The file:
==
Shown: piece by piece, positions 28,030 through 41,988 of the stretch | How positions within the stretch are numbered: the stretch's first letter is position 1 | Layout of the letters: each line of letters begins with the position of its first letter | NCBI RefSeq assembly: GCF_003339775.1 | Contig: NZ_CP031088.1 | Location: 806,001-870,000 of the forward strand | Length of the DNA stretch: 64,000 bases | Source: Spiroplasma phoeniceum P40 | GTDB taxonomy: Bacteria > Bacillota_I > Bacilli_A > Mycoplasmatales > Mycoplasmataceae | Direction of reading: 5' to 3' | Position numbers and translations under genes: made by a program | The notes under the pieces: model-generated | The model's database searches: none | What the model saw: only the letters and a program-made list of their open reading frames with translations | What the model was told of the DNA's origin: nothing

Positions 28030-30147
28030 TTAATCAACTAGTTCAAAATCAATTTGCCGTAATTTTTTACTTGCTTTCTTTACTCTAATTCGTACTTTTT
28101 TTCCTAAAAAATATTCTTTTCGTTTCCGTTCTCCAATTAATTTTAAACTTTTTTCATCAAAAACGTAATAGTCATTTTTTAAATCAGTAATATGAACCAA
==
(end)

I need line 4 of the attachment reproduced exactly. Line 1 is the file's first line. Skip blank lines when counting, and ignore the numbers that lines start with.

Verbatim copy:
28101 TTCCTAAAAAATATTCTTTTCGTTTCCGTTCTCCAATTAATTTTAAACTTTTTTCATCAAAAACGTAATAGTCATTTTTTAAATCAGTAATATGAACCAA